standard. Assignments for the various carbons of ciprofloxacin are
shown in Table 4.
CIPROFLOXACIN: PHYSICAL PROFILE 173

Table 2

Assignments for the Infrared Absorption Bands of


Ciprofloxacin
Frequency (cm1) Assignments

3490 O–H stretch

3320 N–H stretch of piperazinyl moiety

2930 Aliphatic C–H stretch

2840 N–C stretch

1696 C¼O stretch of carboxyl group

1605 C¼O stretch of quinoline

1480, 1435 C–N stretch

10 9 8 7 6
Chemical Shift (ppm)
1
Figure 5. The H-NMR spectrum of ciprofloxacin in D2O.
174 M.A. AL-OMAR

Table 3

Assignments for the observed Resonance Bands in the


1
H-NMR Spectrum of Ciprofloxacin
1a 1b

3'
HN 4' 2' 1c

5' 1'
6' N 8a N
8 1
7 2
6 3
5 4 3a
4a
F COOH

Proton Chemical shift Multiplicity Number of


atoms (ppm relative (s: singlet, proton
to TMS) d: doublets) atoms

H-2 8.63 s 1

H-5 7.46 d 1

H-8 7.52 d 1

H-20 ,60 or 30 ,50 3.66 d 2

H-20 ,60 or 30 ,50 3.56 d 2

H-1a 1.22 s 1

H-1b, 1c 1.47 d 2

2.7 Mass spectrometry


The electron impact (EI) spectrum of ciprofloxacin is presented in
Figure 6, and was recorded using a Shimadzu PQ-5000 GC-MS
spectrometer. The spectrum shows a mass peak (M.) at m/z 332, and a
base peak at m/z 288 resulting from the loss of the group. All these and
Table 4

13
Assignments for the Observed Resonance Bands in the C-NMR Spectrum of
Ciprofloxacin

CIPROFLOXACIN: PHYSICAL PROFILE


1a 1b

3'
HN 4' 2' 1c

5' 1'
6' N 8a N
8 1
7 2
6 3
5 4 3a
4a
F COOH

Carbon Chemical shift Assignment at Carbon Chemical Assignment


atoms (ppm relative carbon number atoms shift (ppm at carbon
to TMS) relative number
to TMS)

C-1a, C-1b 36.90 2 C-5 111.26 1

C-1c 43.96 1 C-6 107.14 1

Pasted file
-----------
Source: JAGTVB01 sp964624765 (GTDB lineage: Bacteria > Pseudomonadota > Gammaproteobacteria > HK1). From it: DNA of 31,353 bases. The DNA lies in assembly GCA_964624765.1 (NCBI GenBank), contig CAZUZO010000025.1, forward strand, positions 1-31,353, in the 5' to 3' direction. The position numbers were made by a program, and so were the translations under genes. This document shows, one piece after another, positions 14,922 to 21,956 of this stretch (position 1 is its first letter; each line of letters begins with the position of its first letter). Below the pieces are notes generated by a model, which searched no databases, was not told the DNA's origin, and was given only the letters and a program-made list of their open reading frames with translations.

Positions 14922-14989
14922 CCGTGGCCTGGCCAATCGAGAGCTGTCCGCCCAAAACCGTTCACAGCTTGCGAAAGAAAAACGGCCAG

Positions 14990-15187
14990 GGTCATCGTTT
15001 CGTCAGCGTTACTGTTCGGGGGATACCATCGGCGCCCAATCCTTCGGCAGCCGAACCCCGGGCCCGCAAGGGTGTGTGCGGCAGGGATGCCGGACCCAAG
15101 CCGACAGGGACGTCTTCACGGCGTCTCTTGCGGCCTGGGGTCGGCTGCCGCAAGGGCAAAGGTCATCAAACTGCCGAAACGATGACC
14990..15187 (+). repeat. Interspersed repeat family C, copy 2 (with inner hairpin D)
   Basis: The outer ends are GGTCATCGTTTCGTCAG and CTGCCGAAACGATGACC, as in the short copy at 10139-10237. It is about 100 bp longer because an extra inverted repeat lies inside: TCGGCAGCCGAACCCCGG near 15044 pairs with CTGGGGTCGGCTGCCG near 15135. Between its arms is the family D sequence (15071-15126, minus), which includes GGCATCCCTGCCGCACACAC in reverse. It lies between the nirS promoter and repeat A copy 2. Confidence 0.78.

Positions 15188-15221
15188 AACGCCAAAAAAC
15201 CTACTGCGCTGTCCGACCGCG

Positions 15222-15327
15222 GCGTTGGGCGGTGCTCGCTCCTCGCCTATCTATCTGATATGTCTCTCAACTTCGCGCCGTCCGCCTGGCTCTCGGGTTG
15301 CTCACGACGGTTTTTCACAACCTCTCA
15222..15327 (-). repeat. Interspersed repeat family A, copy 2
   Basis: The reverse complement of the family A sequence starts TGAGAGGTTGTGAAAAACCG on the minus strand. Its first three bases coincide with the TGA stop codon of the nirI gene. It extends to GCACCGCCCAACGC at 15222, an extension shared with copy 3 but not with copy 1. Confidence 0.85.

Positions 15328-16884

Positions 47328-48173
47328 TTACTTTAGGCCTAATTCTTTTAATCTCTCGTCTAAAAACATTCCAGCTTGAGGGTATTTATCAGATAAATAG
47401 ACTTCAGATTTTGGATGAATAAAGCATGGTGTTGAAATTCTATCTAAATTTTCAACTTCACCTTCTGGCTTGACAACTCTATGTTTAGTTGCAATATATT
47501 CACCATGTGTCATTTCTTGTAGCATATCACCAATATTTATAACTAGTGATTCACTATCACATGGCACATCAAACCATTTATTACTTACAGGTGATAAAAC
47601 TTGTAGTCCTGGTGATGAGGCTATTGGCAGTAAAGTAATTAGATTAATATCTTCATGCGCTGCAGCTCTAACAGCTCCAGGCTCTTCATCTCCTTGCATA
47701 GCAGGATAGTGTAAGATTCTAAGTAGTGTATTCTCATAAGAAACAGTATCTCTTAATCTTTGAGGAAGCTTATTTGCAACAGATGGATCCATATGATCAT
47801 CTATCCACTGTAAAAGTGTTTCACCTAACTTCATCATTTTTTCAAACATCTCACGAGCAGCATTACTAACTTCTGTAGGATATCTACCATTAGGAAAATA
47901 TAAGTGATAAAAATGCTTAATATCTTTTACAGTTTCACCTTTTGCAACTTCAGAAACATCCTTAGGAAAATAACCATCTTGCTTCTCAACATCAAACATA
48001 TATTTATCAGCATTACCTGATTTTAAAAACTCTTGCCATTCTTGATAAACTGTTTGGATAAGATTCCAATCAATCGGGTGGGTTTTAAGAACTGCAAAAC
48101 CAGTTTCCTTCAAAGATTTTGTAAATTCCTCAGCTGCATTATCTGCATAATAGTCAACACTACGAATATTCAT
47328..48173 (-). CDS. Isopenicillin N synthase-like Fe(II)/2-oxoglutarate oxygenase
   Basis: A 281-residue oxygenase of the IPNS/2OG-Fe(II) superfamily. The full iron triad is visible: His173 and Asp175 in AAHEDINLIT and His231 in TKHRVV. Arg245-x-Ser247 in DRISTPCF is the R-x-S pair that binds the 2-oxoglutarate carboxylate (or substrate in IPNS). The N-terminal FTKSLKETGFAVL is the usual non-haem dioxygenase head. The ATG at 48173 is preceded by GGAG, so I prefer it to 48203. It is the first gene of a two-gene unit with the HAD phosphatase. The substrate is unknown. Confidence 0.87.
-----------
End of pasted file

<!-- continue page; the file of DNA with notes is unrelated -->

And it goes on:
C-2 139.48 1 C-7 145.40 1

175
(continued)
176
Table 4 (continued)

Carbon Chemical shift Assignment at Carbon Chemical Assignment


atoms (ppm relative carbon number atoms shift (ppm at carbon
to TMS) relative number
to TMS)

C-3 155.60 1 C-20 , C-60 43.96 2

M.A. AL-OMAR
C-3a 169.31 1 C-30 , C-50 47.05 2

C-4 176.12 1 C-8 119.04 1

C-4a 148.69 1 C-8a 152.26 1


CIPROFLOXACIN: PHYSICAL PROFILE 177

150 200 250 300 350 400 450


m/z
Figure 6. Mass spectrum of ciprofloxacin.

other proposed fragmentation patterns of the drug are presented in


Table 5.

3. STABILITY AND STORAGE [3, 5]


Solutions of ciprofloxacin are light sensitive and should be protected
from light and freezing [3]. When the concentrate formulated for
intravenous injection, or the 1.2 g pharmacy bulk package, is diluted
with 5% dextrose injection or 0.9% sodium chloride injection to a final
concentration of 0.5–2 mg/mL, the resultant solution is stable for upto 14
days when stored at room temperature or when refrigerated at 2–8 C [5].

The commercially available injection for intravenous infusion that


contains 2 mg/mL in 5% dextrose is provided in a plastic container
fabricated from a specially formulated polyvinyl chloride (PVC).
Tammilehto et al. used thin-layer chromatography to study the
degradation of ciprofloxacin hydrochloride solutions after these were
irradiated by a high pressure mercury lamp [6].
178 M.A. AL-OMAR

Table 5

Assignments for the Fragmentation Pattern Observed in


the Mass Spectrum of Ciprofloxacin
Mass number Relative Structural
(m/z) intensities assignment

332 45 C17H18FN3O3e þ þ mass peak (M.)

314 55 M–H2O

288 100 M–CO2

245 30 M–(CO2  C2H5N)

4. REFERENCES
1. Remington’s: Pharmaceutical Sciences, 20th edn., A.R. Gennaro,
ed., Mack Publishing Co., Pennsylvania, p. 1539 (2000).
2. The Merck Index, 12th edn., S. Budavari, ed., Merck and Co., NJ,
p. 2374 (1996).
3. Martindale, The Complete Drug Reference, 33rd edn., S.C.
Sweetman, ed., The Pharmaceutical Press, Chicago, p. 182
(2002).
4. Index Nominum 2000: International Drug Directory, 17th edn.,
Swiss Pharmaceutical Society, Medpharm Scientific Publishers,
Ontario, p. 239 (2000).
5. Drug Information, 95 edn., G.K. McEvoy, ed., American Society
of Health-System Pharmacists, p. 493 (1995).
6. S. Tammilehto, H. Salomies, and K. Torniainen, J. Planar.
Chromatogr. Mod. TLC, 7, 368 (1994).